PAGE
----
One Friday

01 Nov 2006 | 236 words | england islam migration xenophobia media terrorism

The Guardian is running quite an impressive piece titled ‘One Friday‘ on its website today [i know that it is wednesday today but then those brits drive on the wrong side of the road and are generally confused when it comes to just about every measurement, so this not all too shocking]:

Criticised for their beliefs, clothing and attitudes; accused of not being British enough; reviled as the enemy within – not a day passes without Muslims being attacked in the media. So how does it feel to be Muslim in Britain today? Guardian writers asked people around the country – from a rear admiral to an organic farmer, a rapper to a gay rights campaigner, an accountant to a niqab-wearing teacher – to tell us how they spent last Friday. A G2 special.

Go read it here (warning, it is really long!). My favorite sentence is ‘the other day the internet cafe opposite me was raided, allegedly as part of a transatlantic terror plot. It was ridiculous.’

Which reminds me that we still know next to nothing about that transatlantic terror plot in question. still no news on how exactly they planned to blow up those planes without passports, explosives or tickets. Also not much more information on why liquids on a plane are dangerous. We do however know that denying people to take liquids on a plane is not only stupid but actually dangerous.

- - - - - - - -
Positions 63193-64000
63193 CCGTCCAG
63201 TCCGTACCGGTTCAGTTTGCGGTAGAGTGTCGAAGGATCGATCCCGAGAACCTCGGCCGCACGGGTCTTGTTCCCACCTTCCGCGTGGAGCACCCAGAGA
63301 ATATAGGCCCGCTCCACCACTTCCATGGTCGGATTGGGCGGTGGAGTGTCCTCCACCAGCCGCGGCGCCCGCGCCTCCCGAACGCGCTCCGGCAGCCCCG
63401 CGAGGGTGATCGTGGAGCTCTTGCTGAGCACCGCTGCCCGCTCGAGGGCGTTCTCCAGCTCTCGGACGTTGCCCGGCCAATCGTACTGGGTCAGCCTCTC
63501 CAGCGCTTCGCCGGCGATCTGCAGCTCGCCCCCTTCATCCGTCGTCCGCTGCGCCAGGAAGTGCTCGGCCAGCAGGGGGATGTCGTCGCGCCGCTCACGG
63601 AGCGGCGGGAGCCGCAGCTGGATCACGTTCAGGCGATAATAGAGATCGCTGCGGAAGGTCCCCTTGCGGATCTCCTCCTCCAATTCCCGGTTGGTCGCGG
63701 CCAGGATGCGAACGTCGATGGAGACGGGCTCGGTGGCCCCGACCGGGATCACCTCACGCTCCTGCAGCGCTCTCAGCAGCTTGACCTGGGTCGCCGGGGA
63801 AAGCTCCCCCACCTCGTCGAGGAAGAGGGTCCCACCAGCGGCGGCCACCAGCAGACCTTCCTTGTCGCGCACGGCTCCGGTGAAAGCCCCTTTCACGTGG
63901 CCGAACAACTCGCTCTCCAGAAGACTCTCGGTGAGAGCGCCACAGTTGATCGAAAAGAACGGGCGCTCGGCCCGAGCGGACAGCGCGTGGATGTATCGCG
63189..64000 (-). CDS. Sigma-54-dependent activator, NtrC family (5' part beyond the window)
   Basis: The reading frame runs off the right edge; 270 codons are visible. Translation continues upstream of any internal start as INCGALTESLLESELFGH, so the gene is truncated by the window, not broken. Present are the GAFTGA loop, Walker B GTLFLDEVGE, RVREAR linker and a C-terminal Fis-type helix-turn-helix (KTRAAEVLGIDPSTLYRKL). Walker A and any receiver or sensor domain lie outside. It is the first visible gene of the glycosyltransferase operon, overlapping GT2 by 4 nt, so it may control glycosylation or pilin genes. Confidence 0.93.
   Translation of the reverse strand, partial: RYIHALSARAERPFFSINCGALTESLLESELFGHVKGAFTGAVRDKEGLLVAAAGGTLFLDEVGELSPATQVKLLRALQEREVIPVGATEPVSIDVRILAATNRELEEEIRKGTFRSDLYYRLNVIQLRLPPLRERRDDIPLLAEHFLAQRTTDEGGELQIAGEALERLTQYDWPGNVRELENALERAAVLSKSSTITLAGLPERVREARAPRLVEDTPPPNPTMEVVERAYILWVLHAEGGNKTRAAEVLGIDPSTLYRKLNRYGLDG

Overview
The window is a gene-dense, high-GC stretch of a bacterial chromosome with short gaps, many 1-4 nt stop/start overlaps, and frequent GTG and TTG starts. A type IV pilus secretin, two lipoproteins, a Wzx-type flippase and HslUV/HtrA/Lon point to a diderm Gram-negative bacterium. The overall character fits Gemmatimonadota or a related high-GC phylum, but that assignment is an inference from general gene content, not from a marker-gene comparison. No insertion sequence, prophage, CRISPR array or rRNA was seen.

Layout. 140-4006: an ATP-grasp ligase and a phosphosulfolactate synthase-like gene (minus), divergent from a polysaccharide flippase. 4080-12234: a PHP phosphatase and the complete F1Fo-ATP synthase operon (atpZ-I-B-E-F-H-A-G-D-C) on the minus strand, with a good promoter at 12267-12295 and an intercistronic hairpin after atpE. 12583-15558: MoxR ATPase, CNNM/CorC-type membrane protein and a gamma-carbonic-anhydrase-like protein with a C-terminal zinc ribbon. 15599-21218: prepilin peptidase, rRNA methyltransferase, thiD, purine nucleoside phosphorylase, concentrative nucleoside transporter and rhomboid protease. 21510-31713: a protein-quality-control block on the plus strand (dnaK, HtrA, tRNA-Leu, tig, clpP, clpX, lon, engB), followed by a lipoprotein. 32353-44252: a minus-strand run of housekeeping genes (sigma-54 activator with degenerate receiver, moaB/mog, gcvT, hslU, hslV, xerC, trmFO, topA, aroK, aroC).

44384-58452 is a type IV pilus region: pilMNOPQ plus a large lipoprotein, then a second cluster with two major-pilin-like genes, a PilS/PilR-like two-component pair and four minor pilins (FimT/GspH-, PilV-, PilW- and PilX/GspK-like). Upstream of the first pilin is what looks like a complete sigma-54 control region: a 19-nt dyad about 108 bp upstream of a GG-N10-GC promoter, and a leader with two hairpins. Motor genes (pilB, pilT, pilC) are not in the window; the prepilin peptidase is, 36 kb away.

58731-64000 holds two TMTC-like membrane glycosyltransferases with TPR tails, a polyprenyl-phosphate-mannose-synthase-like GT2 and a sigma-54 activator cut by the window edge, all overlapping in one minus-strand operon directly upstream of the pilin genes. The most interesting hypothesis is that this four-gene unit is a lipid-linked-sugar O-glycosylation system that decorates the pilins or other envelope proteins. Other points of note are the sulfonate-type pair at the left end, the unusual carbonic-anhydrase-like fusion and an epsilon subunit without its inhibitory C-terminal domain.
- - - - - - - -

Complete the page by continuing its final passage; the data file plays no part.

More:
For the benevolence of expression....

08 Oct 2006 | 311 words | europe media islam modernity civilisation

Patrice (thanks!) posted a translation of a posting by the french philosopher Fréderic Neyrat to the internal multitudes mailing list to nettime. It was made as a comment on the appeal by French intellectuals for a Salman-Rushdie-style protection of Robert Redeker, a philosopher threatened by fundamentalist groups after publishing statements deemed insulting to Muslim culture in general (more background here). well worth the read:

For the benevolence of expression and against the ‘clash of civilisation’ discourse.

Against a commonly held belief, the “clash of civilisations” monicker is not a descriptive, but a prescriptive statement.

Thinkers, university professors, publications that pretend to be ‘modern’, and politicians, all have actively participated in the manufacture of conflicts between a West gone delirious and the Orient it imagines.